Most of my Net Runner playing has been with people who aren’t dicks about creating overpowered decks though, so having the Draconian format hasn’t been that important. But in Magic, a format like that would be very helpful.

My suggestion, which I’ll call “Legacy-Lite,” just because I have no better name popping into my head at the moment, would have some real downsides in time and cost to implement, but if it was something WotC was able to do might give them a long term non-rotating format that they would have better control over the power level. Let’s face it, there are already decks that would dominate in Modern as they proposed it.

With “Legacy-Lite,” each year, WotC would release a set similar to the old Nth Edition sets, and to the Masters Edition sets online. The sets would consist of all reprints, and would intentionally avoid the top 25% in terms of power cards. The format would start with the first year of reprints, and would maintain a legality of only cards in “Legacy-Lite” sets. They could potentially take it a step further to push sales by saying that it has to be those printings, though they normally don’t use that restriction. Since all of these cards would be cards already known to the public, much of the design and development of the sets could be done by players, with R&D having the final say to maintain power levels.

Even in the Draconian format, banning 25% of the Net Runner cards that were most commonly used in tournament decks, there were still some powerful decks. How nice would it be to see some decks in tournament play made up of “Tier Two” cards that are only considered to be not good enough to play because there are cards better than them?

If developing a whole new set each year would be too cumbersome (which I suspect it might be) there are three possibilities I can think of to lessen the burden:

- The first would be to make the initial “Legacy-Lite” set a very large set to get people started (1,000+ cards) and then do the new sets every two to five years depending on sales and demand.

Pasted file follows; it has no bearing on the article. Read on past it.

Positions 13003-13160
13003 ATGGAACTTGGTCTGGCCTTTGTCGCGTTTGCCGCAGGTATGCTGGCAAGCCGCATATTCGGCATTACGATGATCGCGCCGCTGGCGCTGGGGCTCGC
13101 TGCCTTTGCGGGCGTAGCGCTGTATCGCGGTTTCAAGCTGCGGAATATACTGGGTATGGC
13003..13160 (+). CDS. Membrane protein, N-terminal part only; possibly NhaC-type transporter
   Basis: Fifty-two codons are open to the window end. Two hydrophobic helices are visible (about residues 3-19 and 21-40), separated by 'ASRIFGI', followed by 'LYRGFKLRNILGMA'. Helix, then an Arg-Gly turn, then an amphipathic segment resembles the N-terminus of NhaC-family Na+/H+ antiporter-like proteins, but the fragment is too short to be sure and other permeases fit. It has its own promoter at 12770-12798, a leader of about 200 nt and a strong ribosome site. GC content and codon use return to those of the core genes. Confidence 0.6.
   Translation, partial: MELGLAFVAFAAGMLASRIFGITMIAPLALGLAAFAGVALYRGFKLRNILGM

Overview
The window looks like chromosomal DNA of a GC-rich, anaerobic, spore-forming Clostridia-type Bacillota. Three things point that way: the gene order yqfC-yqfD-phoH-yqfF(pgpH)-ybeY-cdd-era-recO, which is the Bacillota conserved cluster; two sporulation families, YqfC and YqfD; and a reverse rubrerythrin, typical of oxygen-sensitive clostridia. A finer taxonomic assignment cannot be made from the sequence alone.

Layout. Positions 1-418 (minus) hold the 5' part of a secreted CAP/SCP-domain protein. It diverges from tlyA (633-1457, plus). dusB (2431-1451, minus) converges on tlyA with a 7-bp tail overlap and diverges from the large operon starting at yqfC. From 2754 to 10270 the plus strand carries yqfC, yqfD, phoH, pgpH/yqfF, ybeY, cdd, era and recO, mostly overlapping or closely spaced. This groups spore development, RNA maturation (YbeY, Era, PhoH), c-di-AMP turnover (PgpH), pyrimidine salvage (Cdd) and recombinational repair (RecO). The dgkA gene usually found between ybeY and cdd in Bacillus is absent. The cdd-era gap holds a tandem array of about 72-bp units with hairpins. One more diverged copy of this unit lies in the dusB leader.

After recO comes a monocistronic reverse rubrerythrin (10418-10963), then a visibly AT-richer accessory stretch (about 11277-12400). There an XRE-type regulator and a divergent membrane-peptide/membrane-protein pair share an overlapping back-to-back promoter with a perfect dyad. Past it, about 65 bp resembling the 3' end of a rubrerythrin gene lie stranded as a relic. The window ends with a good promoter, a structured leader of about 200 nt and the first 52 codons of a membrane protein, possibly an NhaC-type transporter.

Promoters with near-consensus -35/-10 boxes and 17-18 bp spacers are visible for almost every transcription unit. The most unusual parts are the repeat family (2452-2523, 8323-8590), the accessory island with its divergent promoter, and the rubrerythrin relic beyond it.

- The second would be to start with Magic 2010, and make the format legal cards just those printed in Core sets from 2010 on, which is just “Modern but More Modern.”

- The third would be to let the community build the format with guidance from WotC, and rather than print cards, just post an official list of cards that can be used in the format, adding cards to the list at semi-regular intervals.

The issues I see with the third possibility are that it is easier to list cards that can’t be used, than to list cards that can be used, when you have no anchor (like cards printed with expansion symbols) to help people keep track, and that without new cards printed it would be a format for the secondary market. Perhaps making it a Magic Online only tournament format could fix many of the issues, since the online interface can keep track of whether a card is legal in a format.

So why do I care? I think one of the fundamental flaws of “Magic: The Gathering” is that there are cards that rarely see play, and not because they are just seriously useless. I understand that that happens from time to time, even in my precious Net Runner. The problem is that all too often a card is actually pretty good, but it’s not strictly better than other cards. With Magic, taking out the top 25% of power cards, like Draconian did in Net Runner, would solve this problem some. Slowly replacing the usable cards, while avoiding the top 25%, would be even better. I’m willing to bet there would be a tipping point where all of a sudden even the “Legacy-Lite” format would have cards that never saw play, but at least for a little while they might.